Hymnology: O Jesus I Have Promised

I mentioned the other day that Prince Louis was going to be baptised on Monday. According to details released online, William and Catherine chose two hymns – O Jesus I have promised and Lord of all hopefulness. I was generally impressed with the selection of hymns and readings – they’re not the hymns and readings which everyone chooses, but I believe reflect a desire of the couple to genuinely bring their children up in the Christian faith. I thought the choice of O Jesus I have promised was particularly appropriate, and I’d like to talk a bit more about that hymn now.

I found a page with the history of the hymn – I found it an interesting read! At one point in the Church of England, it was sung so often at confirmation services (the hymn itself was written for the confirmation of John Bode’s children) that bishops had to request it not to be sung so much!

What strikes me about the hymn is how it’s so counter-cultural at the moment. According to the history page I just linked to, the hymn is based on John 12:23-26:

Jesus replied, ‘The hour has come for the Son of Man to be glorified. Very truly I tell you, unless a grain of wheat falls to the ground and dies, it remains only a single seed. But if it dies, it produces many seeds. Anyone who loves their life will lose it, while anyone who hates their life in this world will keep it for eternal life. Whoever serves me must follow me; and where I am, my servant also will be. My Father will honour the one who serves me.

Jesus here was facing his own death. Jesus knew what was going to happen to him – he knew that he had to die. But he also knew that this death was going to end in glory: “Unless a grain of wheat falls to the ground and dies…” – he knew that his death was going to result in “many seeds”. In dying, Jesus accomplished the Father’s mission – that of forgiving our sins.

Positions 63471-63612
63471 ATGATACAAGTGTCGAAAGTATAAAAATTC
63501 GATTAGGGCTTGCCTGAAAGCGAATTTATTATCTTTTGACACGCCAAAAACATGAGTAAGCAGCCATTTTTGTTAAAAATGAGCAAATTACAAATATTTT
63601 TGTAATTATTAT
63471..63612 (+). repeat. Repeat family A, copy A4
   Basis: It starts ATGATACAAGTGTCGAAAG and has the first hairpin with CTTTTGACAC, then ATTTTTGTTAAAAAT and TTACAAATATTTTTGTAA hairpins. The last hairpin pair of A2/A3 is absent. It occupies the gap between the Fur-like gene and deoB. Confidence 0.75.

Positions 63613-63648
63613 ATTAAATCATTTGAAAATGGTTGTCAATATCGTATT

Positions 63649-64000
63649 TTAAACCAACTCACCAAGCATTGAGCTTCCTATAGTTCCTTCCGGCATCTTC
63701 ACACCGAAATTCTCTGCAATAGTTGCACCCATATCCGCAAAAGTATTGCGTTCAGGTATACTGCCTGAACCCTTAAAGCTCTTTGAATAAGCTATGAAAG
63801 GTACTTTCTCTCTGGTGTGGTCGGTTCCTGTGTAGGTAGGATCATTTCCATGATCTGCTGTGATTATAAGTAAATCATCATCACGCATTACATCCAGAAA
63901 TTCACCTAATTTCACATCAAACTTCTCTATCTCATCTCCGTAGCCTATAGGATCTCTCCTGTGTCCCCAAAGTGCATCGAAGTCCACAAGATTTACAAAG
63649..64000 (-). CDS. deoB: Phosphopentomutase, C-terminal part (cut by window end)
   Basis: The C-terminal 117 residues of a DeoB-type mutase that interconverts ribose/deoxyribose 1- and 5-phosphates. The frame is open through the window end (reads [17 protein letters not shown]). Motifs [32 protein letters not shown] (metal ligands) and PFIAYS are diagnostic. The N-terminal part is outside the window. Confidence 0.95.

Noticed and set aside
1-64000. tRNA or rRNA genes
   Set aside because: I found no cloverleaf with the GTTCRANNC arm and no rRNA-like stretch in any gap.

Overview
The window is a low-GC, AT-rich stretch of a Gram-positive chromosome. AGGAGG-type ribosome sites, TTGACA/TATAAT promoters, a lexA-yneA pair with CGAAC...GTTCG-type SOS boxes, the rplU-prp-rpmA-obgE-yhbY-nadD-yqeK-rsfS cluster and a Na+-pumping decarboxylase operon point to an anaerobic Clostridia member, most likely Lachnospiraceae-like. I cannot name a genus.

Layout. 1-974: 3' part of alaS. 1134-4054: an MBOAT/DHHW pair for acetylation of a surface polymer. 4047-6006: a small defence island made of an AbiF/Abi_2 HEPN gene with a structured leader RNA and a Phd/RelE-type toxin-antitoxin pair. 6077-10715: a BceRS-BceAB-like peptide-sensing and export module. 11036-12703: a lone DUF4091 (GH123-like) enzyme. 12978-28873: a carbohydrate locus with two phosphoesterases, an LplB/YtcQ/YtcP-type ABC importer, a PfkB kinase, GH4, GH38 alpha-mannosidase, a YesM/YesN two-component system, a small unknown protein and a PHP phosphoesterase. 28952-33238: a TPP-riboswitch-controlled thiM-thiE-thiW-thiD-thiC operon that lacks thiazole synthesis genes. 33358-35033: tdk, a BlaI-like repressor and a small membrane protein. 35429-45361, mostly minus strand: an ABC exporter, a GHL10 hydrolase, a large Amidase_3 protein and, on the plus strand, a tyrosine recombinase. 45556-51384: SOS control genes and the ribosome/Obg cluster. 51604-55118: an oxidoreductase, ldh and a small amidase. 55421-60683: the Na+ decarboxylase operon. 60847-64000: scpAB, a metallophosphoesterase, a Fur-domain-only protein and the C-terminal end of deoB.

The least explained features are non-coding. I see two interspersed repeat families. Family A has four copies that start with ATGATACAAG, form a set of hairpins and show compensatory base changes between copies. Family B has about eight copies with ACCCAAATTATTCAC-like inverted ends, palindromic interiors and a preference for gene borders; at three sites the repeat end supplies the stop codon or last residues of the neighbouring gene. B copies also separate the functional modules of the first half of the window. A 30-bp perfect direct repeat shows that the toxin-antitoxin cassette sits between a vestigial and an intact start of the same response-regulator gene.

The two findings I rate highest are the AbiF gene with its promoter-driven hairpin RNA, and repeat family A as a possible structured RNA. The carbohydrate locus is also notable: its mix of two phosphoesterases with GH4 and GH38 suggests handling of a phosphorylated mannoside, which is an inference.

It is the same with us: we, too, face the same path as Jesus – laying down our lives for the good of others. We must hate our lives “in this world” – that is to say, we are to set aside the ways of the world for the ways of Christ. Hate is a strong word – not to say we should hate ourselves, but rather hate worldliness even when we find it in ourselves. There are two paths, two ways to live – either we can serve the world, or we can follow Jesus. You can’t do both. James 4:4 makes this clear: “You adulterous people, don’t you know that friendship with the world means enmity against God? Therefore, anyone who chooses to be a friend of the world becomes an enemy of God.”

The stark choice – Jesus or the world – is then sweetened with the promise of eternal life for those who do follow Jesus. As Jesus rose to new life, so too will those who lay down their lives for Jesus’ sake rise again. And “My Father will honour the one who serves me” – God will honour those who serve Jesus, however hard it is, however much they give up – they may not be honoured by the world, but they will be honoured by God.